I have done 60 plus films, but I am never one to celebrate milestones. I am not aware of my 25th and 50th films. People have asked me to celebrate such films with special tags, but I question their validity and don’t want such milestone tags which feel like an exercise in hyping up and boasting about oneself.

Some Quick Notes with Imman

The talents that you are proud of introducing - I have introduced about 75 to 80 singers easily, such as Harihara Sudhan, Ramya Nambeesan, Anita (Vada Vada Paiya) and lots more. Their skills and successes have shaped them in a good way.

The Shreya Ghoshal connect - Indianized melodies are my stamp and the right singer is needed to convey my tune and ideas across. Shreya can't be missed in this regard and she comes to mind immediately. I have had a lot of hit songs in her combo.

Vijay as a singer - Music runs in his family and it is a good thing that he sings like a professional playback singer. Both of us were scared for 'Kandangi' as it was a melody, but he pulled it off. The presence of Shreya Ghoshal as the female singer gave him a few jitters about whether he could manage, but he did. The respect for him as a singer grew after this song.

Sivakarthikeyan as a singer - He wasn't a good singer during the time of VVS, but he was pretty good while singing the title track in Rajini Murugan. Maybe Anirudh has trained him (laughs). Within 2 to 3 hours, he wrapped it up. He is in the grooming stage now and will progress more as a singer, I think.

Creatively challenging projects - I would say ABCD, during my earlier days. The film had 5 songs and 14 situational bit songs and I sang most of them. I did some massive work for that film but it didn't get the proper recognition. We introduced Saindhavi in that album though Anniyan released prior to it.

The ones which didn’t work as expected - Though films like Giri, Thiruvilayadal Arambam, Kacheri Arambam and Masilamani were successes before Mynaa, there were films which didn't work as expected. One such film was Whistle. There was a FM boom around that time and the songs became very popular. I was interviewed as the youngest music composer by the likes of NDTV too. I thought that my career was indeed on the right track but post Whistle, about 7 to 8 films were dropped after the pooja and a few days of shoot. It had a big adverse psychological impact on me at that time. I started feeling that I was some sort of a negative unlucky influence. To break all that frustration, I thankfully got Sundar C sir's Giri. After its success, I did lots of films back to back with both Sundar C sir and Arjun sir.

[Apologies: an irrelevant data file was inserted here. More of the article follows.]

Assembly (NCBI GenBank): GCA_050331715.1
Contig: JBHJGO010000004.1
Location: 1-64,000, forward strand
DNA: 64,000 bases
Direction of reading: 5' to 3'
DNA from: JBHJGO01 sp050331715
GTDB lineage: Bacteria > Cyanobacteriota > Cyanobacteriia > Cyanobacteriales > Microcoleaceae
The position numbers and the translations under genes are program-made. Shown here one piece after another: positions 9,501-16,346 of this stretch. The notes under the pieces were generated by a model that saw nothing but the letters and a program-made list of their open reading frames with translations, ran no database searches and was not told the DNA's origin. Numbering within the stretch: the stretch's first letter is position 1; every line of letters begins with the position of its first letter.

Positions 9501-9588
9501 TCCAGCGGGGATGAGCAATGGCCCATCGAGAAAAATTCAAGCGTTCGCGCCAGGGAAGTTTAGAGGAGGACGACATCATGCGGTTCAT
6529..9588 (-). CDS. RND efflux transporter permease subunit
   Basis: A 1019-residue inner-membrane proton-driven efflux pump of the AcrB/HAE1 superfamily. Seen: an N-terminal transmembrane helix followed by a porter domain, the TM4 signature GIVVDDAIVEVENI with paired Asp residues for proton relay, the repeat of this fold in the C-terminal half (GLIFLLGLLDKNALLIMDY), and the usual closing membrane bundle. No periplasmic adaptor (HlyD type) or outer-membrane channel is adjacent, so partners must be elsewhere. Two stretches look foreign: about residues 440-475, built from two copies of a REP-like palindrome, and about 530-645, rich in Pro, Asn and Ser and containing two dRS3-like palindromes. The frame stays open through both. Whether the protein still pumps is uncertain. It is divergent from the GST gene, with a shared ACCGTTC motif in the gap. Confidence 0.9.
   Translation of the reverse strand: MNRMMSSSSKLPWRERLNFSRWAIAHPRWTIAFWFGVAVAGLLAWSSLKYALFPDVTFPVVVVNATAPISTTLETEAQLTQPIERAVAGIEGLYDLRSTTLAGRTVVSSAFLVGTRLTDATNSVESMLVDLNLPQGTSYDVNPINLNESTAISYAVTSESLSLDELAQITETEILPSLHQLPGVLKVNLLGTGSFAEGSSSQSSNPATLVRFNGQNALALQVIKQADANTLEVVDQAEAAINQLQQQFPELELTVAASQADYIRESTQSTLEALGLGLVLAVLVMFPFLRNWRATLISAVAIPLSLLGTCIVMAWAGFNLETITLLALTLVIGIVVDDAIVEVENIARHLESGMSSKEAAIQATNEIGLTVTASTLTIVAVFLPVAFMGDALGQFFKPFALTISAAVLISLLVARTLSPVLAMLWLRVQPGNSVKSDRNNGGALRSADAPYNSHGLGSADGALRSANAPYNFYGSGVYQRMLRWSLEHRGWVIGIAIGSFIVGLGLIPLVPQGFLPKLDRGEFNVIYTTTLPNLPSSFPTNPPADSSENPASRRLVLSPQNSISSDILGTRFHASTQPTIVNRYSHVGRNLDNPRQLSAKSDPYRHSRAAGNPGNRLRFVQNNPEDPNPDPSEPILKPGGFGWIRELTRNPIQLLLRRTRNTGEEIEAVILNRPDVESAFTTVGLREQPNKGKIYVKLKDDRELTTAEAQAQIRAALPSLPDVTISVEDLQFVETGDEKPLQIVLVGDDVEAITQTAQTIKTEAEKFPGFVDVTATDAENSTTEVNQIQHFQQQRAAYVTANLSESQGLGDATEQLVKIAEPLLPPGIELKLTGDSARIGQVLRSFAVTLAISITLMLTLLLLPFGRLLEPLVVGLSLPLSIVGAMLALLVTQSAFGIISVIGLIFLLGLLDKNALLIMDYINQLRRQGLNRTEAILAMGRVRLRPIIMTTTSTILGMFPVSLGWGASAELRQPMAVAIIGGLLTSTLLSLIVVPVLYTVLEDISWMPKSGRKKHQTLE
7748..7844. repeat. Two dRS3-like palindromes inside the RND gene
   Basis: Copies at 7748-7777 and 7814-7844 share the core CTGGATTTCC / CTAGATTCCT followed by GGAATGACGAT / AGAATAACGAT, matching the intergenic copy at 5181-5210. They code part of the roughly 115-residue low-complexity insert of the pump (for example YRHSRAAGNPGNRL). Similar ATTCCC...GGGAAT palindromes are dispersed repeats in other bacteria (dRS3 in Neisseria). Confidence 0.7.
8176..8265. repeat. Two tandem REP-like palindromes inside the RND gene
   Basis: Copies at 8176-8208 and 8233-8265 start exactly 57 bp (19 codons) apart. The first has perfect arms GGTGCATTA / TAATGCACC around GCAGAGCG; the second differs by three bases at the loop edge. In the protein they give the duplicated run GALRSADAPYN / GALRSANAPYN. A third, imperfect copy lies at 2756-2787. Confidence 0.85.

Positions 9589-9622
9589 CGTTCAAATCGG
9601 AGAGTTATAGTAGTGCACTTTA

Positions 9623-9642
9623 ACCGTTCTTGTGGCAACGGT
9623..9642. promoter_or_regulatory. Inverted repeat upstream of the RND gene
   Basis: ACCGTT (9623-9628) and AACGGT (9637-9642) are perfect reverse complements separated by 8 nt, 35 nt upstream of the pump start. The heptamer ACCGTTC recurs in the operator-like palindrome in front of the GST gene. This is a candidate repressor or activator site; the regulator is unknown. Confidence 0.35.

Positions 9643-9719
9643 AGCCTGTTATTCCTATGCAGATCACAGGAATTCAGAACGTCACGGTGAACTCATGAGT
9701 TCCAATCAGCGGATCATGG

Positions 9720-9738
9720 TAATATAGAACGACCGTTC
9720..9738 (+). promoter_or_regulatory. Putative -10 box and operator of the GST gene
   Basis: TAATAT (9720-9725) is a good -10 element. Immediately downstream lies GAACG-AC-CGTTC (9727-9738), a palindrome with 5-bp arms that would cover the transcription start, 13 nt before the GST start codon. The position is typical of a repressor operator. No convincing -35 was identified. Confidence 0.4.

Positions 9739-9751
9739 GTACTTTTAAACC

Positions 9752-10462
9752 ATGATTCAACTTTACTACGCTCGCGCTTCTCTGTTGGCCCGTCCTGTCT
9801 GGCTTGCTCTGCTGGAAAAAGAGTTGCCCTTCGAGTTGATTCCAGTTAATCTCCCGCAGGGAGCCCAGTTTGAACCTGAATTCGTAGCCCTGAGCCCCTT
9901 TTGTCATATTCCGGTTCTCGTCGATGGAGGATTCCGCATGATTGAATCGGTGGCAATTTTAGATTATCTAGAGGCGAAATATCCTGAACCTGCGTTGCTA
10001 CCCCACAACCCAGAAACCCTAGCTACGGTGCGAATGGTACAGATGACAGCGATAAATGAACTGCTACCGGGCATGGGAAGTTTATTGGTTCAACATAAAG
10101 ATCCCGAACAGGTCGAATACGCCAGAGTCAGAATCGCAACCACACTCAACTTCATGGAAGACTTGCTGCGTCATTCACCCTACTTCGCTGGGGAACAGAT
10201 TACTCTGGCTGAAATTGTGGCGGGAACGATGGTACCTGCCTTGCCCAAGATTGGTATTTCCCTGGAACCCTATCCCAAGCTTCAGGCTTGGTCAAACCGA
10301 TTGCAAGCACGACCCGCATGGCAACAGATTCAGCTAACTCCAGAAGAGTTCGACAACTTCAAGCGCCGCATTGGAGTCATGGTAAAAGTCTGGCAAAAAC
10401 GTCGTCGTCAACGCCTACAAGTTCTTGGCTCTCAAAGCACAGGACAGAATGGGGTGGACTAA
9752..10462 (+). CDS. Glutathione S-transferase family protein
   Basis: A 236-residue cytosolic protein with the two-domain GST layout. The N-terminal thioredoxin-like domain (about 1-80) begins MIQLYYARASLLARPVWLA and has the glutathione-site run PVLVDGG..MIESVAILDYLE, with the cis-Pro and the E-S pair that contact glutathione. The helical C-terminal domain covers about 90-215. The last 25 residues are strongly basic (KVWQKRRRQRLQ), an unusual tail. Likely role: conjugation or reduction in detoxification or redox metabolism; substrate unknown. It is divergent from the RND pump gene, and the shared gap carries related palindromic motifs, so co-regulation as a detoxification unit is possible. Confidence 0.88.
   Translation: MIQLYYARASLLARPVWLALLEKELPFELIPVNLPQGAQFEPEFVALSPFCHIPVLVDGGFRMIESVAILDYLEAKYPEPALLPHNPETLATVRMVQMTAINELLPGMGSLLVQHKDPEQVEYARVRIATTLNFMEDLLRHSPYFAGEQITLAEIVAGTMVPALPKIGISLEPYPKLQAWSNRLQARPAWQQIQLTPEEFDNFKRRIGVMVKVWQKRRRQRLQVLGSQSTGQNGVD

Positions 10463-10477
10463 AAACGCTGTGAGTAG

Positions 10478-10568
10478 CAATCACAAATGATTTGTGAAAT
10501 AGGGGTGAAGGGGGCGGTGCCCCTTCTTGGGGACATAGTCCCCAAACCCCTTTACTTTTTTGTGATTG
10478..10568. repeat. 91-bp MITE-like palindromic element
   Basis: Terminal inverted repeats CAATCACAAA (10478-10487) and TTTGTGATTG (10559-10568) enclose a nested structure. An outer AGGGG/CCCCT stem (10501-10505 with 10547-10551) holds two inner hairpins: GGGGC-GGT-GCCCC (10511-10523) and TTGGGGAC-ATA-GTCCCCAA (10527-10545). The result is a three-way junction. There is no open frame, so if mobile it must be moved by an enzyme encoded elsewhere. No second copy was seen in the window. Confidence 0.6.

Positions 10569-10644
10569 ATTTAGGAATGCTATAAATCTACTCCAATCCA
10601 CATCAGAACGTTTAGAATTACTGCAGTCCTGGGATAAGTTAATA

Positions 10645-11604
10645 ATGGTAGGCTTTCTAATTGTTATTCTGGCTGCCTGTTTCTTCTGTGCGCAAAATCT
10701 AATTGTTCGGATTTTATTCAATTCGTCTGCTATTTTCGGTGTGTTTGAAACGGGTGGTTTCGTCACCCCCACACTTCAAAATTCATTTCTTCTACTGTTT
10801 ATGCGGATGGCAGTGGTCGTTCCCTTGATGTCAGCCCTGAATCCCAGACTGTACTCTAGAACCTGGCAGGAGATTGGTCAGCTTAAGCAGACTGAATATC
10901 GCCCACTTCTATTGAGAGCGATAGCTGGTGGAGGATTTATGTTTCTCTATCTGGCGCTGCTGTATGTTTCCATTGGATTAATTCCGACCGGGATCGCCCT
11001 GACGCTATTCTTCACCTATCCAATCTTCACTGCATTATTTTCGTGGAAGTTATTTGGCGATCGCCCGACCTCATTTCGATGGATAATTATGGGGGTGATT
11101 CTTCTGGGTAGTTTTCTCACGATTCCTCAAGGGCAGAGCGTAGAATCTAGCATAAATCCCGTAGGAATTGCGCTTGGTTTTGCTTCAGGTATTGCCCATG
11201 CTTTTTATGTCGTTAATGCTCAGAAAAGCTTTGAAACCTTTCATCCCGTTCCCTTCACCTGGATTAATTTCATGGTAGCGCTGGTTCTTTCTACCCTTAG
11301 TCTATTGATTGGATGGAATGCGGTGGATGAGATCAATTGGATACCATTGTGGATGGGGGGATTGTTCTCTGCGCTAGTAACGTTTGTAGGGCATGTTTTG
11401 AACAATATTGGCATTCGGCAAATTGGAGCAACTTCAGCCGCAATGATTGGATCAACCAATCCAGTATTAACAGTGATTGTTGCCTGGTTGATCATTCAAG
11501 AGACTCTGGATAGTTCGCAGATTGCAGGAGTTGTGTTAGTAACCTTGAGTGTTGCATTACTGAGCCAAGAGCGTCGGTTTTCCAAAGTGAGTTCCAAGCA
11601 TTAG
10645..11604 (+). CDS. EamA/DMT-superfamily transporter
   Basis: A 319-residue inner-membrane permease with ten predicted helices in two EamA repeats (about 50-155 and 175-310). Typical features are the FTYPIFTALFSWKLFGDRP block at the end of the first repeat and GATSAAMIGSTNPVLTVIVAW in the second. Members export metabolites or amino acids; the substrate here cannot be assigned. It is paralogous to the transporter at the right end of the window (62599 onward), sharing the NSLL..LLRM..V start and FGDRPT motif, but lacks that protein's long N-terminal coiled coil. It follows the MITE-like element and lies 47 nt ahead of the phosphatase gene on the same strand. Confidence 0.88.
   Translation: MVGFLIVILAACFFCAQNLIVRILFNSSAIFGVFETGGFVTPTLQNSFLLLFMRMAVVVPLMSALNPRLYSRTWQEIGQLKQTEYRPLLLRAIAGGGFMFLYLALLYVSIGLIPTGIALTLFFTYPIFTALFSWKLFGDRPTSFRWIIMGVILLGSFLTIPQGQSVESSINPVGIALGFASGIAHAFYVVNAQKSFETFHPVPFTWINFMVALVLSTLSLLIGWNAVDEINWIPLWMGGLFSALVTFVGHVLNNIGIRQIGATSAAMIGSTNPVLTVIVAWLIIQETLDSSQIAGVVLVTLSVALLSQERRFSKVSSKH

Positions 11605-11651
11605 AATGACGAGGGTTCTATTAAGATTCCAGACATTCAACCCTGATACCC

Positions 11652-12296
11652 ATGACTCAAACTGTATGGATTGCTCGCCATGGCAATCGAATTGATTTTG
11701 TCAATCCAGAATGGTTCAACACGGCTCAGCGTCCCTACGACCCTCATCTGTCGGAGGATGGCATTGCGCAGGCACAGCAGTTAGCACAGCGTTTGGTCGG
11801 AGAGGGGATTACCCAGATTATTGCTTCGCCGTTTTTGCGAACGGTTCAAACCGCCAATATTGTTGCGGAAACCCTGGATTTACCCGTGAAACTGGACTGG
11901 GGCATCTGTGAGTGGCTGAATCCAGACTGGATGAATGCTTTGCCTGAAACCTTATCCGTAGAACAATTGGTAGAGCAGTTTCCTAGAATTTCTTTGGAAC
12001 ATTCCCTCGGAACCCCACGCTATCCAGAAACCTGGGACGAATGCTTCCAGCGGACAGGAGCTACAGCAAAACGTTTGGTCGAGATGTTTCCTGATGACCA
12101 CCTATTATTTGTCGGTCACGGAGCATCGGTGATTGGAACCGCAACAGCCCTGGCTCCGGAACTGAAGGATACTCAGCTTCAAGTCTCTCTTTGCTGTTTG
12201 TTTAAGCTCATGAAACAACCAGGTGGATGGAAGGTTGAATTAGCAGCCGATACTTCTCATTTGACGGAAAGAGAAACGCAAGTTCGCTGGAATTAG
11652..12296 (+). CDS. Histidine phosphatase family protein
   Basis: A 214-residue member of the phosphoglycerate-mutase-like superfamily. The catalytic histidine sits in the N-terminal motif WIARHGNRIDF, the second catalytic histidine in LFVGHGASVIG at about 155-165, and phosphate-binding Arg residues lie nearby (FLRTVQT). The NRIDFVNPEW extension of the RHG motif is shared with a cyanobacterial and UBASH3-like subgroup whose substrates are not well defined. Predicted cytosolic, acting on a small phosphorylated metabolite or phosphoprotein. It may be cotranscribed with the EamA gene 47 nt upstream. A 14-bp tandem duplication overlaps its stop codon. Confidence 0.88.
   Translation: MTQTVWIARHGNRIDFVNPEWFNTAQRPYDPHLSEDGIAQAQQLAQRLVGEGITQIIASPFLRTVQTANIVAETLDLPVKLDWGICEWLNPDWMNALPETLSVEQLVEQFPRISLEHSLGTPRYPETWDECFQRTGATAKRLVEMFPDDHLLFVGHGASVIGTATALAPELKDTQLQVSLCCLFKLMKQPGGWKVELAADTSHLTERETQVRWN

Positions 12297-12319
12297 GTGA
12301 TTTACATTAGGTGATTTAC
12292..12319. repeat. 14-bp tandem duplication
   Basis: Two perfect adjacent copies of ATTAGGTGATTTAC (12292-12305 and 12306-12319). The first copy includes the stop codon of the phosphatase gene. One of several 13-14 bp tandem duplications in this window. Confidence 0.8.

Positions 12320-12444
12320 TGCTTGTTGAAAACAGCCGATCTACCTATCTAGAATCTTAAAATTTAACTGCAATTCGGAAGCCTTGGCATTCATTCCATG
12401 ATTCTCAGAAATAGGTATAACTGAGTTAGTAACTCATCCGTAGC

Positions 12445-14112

The impressive aspects of your contemporaries

GV Prakash - The soul in his music, particularly in the ones he sings. Anirudh - The young vibe in his adrenaline pumping music. Santhosh Narayanan - That quirkiness. Ghibran - His new sounds and the regional melodies that he does. I am a hardcore fan of this space.

I am also happy to see promising musicians coming up, like Sean Roldan and Pradeep. More films will open up their trademarks and exclusive aspects. I will always feel happy to see trained musicians with good musicianship. This lot would always command respect.

The social media phenomenon - Cinema is in a challenging phase and this media boom makes it tougher for the industry. Before, opinions used to be passed in tea stalls and sabhas, but now it has opened up to the whole world. Beyond all this, we have to work and prove ourselves. Also, I have noticed that expectations are killing films, due to this internet effect. The industry is also doing its part in such hyping up. Even ‘U’ certificates are used as part of publicity drives. ‘Anything for publicity’ is the trend now, and we have to be prepared to face the aftereffects too.

And that wraps this up … It was quite an experience, Imman. All the very best ...